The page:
For Sunday, August 10, 2014
Israel was a dysfunctional family just like many of ours. In this case, the father Jacob has made the classic error of favoring one son over the others as symbolized in the long robe with sleeves he made for him (v. 3). Apparently sleeves were a big deal back in those days. This would be like me buying my youngest son Noah a Corvette after having made his two older brothers drive my car when it was available.
Jacob’s other sons had taken their family flocks from the Valley of Hebron, where they lived, north to Shechem. This was a distance of 60 miles north and would have taken them through the disputed territory of the contemporary West Bank (see map). Why go 60 miles? Was the flock so big it ate that much grass? More likely they went to where the water was.
Joseph’s brothers are infuriated when they see the fancy robe that Jacob made for Joseph. They proceed to throw Joseph in an empty well and then sell him into slavery. So much for brotherly love.
With a family like this how could God possibly accomplish anything? Take heart, o fellow member of the family dysfunctional. As we know, God used this episode for great good later in the larger story. Joseph will later say to his brothers, “What you intended for evil, God intended for good.”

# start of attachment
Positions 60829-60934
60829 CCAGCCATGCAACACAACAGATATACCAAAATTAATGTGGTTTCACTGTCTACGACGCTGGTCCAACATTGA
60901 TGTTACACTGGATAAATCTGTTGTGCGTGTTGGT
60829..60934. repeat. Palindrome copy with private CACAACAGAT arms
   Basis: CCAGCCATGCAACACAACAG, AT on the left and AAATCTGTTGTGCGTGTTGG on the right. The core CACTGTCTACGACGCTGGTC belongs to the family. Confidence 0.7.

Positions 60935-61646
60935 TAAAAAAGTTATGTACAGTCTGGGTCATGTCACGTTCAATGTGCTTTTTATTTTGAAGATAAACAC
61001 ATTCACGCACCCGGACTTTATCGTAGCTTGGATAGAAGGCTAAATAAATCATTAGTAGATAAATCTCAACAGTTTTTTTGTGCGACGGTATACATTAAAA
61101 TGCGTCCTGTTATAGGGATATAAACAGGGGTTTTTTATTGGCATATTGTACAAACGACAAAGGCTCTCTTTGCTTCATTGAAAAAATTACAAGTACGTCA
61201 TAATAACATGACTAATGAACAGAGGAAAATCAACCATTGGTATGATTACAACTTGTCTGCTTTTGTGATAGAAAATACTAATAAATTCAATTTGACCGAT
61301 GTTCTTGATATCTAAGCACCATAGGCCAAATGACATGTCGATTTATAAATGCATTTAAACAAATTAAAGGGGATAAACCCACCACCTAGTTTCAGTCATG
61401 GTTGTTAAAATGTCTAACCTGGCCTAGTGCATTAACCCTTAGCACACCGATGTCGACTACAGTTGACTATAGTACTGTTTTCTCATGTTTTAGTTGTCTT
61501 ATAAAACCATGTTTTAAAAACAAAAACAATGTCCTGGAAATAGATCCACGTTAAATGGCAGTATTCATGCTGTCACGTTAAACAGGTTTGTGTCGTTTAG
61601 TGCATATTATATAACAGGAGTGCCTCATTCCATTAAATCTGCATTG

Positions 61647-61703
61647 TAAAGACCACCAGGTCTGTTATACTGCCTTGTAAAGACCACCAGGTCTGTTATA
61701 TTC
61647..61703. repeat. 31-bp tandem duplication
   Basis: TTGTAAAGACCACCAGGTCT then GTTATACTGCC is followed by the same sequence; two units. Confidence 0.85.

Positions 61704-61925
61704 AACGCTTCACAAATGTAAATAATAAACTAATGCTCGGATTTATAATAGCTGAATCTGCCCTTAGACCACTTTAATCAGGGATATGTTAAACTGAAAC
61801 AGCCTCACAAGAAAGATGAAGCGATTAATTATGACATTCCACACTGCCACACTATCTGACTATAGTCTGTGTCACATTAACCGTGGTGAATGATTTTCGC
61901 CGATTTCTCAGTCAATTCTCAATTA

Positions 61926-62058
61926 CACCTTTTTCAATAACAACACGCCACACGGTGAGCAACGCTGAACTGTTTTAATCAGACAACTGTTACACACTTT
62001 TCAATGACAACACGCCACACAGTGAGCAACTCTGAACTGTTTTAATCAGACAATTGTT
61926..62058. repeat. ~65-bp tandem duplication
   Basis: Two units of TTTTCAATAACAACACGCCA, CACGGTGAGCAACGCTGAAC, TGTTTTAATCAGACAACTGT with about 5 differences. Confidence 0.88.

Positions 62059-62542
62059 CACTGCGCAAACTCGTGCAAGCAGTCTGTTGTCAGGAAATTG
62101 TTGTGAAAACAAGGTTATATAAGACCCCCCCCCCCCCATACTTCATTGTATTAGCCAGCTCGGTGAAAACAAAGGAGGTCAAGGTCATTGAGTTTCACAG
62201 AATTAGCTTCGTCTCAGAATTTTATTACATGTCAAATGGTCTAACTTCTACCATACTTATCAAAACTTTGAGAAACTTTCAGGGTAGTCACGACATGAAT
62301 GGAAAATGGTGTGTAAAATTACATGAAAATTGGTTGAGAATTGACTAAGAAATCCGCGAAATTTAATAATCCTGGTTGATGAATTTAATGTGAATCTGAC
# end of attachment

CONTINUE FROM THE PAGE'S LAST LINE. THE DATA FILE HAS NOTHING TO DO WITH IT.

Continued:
Referring back to one of the readings from recent weeks past, observe how the Spirit’s presence and intercession lead to God’s purpose being accomplished through the dysfunctional family which is us (Rom. 8:26-30):
In the same way, the Spirit helps us in our weakness, for we do not know how we should pray, but the Spirit himself intercedes for us with inexpressible groanings. And he who searches our hearts knows the mind of the Spirit, because the Spirit intercedes on behalf of the saints according to God’s will. And we know that all things work together for good for those who love God, who are called according to his purpose, because those whom he foreknew he also predestined to be conformed to the image of his Son, that his Son would be the firstborn among many brothers and sisters. And those he predestined, he also called; and those he called, he also justified; and those he justified, he also glorified.
God in his sovereign grace is intent on glorifying us, and as he did not fail with Joseph or his father Jacob, nor will he fail with us. Hallelujah.
Points to ponder:
- What is the deepest pit you’ve been thrown into over the course of your life?
- How might the fact that the Spirit is interceding for you encourage you in navigating the pain and discomfort of that experience?
- How does this story move you to pray for your own family of origin?